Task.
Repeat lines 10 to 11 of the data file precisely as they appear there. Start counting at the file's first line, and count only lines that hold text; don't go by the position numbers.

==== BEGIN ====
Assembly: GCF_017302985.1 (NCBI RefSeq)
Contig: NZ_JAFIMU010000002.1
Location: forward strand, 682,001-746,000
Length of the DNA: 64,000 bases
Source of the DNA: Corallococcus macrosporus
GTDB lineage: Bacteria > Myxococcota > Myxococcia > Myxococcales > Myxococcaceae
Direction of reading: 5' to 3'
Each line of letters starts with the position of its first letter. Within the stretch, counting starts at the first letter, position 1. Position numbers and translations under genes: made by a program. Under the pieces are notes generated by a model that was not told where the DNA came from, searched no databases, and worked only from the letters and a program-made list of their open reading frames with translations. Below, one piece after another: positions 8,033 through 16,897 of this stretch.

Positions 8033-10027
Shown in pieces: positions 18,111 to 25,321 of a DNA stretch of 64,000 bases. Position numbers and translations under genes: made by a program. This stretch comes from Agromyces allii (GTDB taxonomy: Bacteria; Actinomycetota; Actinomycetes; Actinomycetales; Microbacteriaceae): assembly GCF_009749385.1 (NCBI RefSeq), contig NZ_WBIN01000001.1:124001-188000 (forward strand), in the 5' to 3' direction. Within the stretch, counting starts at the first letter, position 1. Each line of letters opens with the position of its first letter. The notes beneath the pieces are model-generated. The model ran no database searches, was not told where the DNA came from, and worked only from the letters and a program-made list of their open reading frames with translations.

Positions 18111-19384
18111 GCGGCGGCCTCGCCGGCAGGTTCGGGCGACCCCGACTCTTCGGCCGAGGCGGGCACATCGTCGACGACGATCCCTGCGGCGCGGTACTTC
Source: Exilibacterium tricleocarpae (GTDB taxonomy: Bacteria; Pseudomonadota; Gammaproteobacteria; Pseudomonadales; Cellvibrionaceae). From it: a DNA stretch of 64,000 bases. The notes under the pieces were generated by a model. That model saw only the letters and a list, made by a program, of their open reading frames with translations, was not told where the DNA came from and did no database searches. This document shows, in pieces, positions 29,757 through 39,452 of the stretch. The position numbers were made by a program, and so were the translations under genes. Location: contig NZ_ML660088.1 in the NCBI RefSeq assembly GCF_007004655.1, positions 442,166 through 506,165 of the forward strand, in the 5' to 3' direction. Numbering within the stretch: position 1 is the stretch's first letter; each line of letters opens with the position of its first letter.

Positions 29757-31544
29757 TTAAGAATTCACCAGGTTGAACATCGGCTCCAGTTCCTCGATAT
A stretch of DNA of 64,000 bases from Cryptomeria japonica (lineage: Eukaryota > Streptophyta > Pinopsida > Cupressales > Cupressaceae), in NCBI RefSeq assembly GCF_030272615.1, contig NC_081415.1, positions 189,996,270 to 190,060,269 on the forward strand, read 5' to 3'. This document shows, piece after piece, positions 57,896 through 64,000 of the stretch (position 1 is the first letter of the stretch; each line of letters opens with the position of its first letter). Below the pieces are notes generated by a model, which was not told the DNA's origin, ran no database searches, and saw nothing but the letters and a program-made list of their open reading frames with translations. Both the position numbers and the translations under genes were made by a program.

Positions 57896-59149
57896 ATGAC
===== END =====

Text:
Shown in pieces: positions 18,111 to 25,321 of a DNA stretch of 64,000 bases. Position numbers and translations under genes: made by a program. This stretch comes from Agromyces allii (GTDB taxonomy: Bacteria; Actinomycetota; Actinomycetes; Actinomycetales; Microbacteriaceae): assembly GCF_009749385.1 (NCBI RefSeq), contig NZ_WBIN01000001.1:124001-188000 (forward strand), in the 5' to 3' direction. Within the stretch, counting starts at the first letter, position 1. Each line of letters opens with the position of its first letter. The notes beneath the pieces are model-generated. The model ran no database searches, was not told where the DNA came from, and worked only from the letters and a program-made list of their open reading frames with translations.

Positions 18111-19384